It is a further object of the present invention to provide an in-line skate with a frame configured to have a load distributing mounting surface to provide strength and rigidity to the frame which also providing improved handling thereof responsive to a skater's directional movements.
These and other objects are satisfied by the present invention which includes an in-line roller skate with improved handling characteristics. The in-line roller skate includes a boot having a sole surface which toe and heel portions, a frame, associated sidewalls, and fasteners. The frame comprises a toe plate having an upper face and a lower face, with the upper face being affixed to the sole surface toe portion. The toe plate lower face includes two pair of spaced apart flanges extending downwardly therefrom and defining cavities therebetween. The heel plate has an upper face and a lower face, with the upper face being affixed to the sole surface heel portion. The lower face includes two pair of spaced apart flanges extending downwardly therefrom defining cavities therebetween. The in-line skate also includes first and second downwardly extending sidewalls having front and rear upper portions. The first sidewall is configured such that the rear upper portion is received into a corresponding one of the heel plate cavities and the front upper portion is received into a corresponding one of the toe plate cavities. The second sidewall is received into the opposing toe and heel plate cavities. The in-line skate also includes a plurality of fasteners for releasably attaching the first and second sidewalls to respective ones of the toe and heel plate flange pairs. Further included are a plurality of wheels rotatably mounted between the first and second sidewalls. The dual flange configuration advantageously provides increased frame rigidity, better durability, and a load distributing mounting surface. Additionally, the dual flange configuration provides an aesthetically desirable and unique frame thus improving the overall appearance of the in-line skate.
Alternatively, the boot itself could be manufactured in such a way as to include a dual flange support member integral therewith. This configuration can reduce the number of frame components such as separate toe and heel plates.
In a preferred embodiment, the flange pairs are configured to have a first flange and a second flange. The first flange is positioned to the outside of the frame and has a countersink fastener opening disposed therethrough. The first flange extends downwardly a greater distance than the second flange. The longer first flange allows for improved handling in response to a skater's aggressive movements such as sharp turns by distributing an increased portion of the generated forces or loads over a larger flange arm surface area.
Another aspect of the present invention is an in-line skate frame having the above-described characteristics. The frame can also include a countersink opening in one of the flanges to allow a fastener to be recessed therein. This advantageously protects the fastener from being exposed to unnecessary risk of damage.
Yet another aspect of the present invention is a repair kit for allowing for faster or more convenient sidewall replacement by allowing a broken or damaged sidewall to be individually detached from the frame. This can be carried out by removing fasteners from respective flange pairs, removing the damaged sidewall, and replacing it with a sidewall available in the repair kit. Thus, a skater or team coach does not need duplicate pairs of spare in-line skates, but instead can easily obtain the same equipment flexibility by employing a repair kit with at least one sidewall, for on site repair.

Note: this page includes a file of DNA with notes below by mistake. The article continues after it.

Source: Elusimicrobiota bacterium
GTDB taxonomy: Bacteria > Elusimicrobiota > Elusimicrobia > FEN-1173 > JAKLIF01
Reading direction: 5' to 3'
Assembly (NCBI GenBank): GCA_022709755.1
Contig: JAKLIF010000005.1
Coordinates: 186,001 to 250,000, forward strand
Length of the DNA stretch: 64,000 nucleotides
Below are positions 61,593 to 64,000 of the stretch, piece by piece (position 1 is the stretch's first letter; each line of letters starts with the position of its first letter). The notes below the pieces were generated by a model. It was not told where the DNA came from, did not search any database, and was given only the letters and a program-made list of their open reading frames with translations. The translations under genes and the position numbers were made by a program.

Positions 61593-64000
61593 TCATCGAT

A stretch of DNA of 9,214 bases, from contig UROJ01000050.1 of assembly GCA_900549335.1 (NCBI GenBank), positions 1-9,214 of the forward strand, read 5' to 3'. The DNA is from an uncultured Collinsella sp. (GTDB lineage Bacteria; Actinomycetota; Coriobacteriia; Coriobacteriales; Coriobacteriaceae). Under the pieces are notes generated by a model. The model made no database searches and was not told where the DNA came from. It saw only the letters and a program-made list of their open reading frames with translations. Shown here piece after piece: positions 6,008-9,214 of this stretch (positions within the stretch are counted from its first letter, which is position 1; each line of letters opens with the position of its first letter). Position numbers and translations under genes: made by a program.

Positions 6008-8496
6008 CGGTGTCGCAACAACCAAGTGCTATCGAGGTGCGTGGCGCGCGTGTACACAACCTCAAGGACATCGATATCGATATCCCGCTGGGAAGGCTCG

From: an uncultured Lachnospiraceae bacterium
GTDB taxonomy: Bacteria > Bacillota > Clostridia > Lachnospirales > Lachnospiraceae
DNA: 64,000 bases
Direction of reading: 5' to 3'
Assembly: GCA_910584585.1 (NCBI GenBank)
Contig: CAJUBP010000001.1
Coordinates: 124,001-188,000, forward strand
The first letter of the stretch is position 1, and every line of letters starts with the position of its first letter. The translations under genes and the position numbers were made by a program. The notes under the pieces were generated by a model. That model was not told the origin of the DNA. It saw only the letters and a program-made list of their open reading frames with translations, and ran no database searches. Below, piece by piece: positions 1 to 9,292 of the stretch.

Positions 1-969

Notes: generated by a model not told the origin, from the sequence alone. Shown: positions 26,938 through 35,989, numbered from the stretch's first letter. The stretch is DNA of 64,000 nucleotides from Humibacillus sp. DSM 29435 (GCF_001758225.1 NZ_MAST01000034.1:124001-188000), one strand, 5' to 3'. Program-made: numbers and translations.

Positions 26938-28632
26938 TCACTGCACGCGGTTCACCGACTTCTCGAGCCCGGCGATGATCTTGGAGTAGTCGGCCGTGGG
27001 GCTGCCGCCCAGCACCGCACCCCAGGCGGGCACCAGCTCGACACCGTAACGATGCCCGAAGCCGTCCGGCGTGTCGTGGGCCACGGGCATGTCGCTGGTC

An additional aspect of the present invention is a method of mounting a sidewall of a frame for carrying the wheels of an in-line skate. The frame includes toe and heel plates, and the toe plate lower face includes two pair of spaced apart flanges extending downwardly therefrom, with each of the flange pairs defining a cavity therebetween. The frame also includes first and second sidewalls, each of which are separately attachable to the heel and toe plates. The wheels are rotatably mounted between the first and second sidewalls. The method steps comprise positioning the first sidewall to be received into corresponding ones of the toe and heel flange cavities of a respective toe and heel plate and fastening the first sidewall to one of the flange pairs on each of the respective toe and heel plates in a releasably detachable manner.
The fastening step may also include urging a fastener forward into aligned fastener openings positioned in the flange pairs and the first sidewall until the fastener is substantially countersunk to rest substantially flush against or recessed into the outer surface of one of the flanges, thereby providing a protected fastener and distributed load bearing mounting surface. The positioning step positions the desired sidewall into corresponding flange cavities of the respective toe and heel flange pairs.
The foregoing and other objects and aspects of the present invention are explained in detail in the specification set forth below.
FIG. 1 is a perspective view of an assembled in-line roller skate of the present invention showing the boot, the wheel frame, and the wheels.
FIG. 2 is an exploded perspective view of the in-line roller skate of FIG. 1 illustrating interconnection of the wheels, frame components, and boot.
FIG. 3 is a top perspective view of the toe and heel plates and the load distributing mounting surface of a skate frame of the present invention.
FIG. 4 is an enlarged cross-sectional view of a toe plate taken along lines 4--4 of FIG. 3.
FIG. 5 is a greatly enlarged cross-sectional view of an assembled boot and frame taken along lines 5--5 of FIG. 1.
FIG. 6 is an alternative embodiment of an assembled boot of FIG. 5 illustrating an integral boot and dual flange configuration.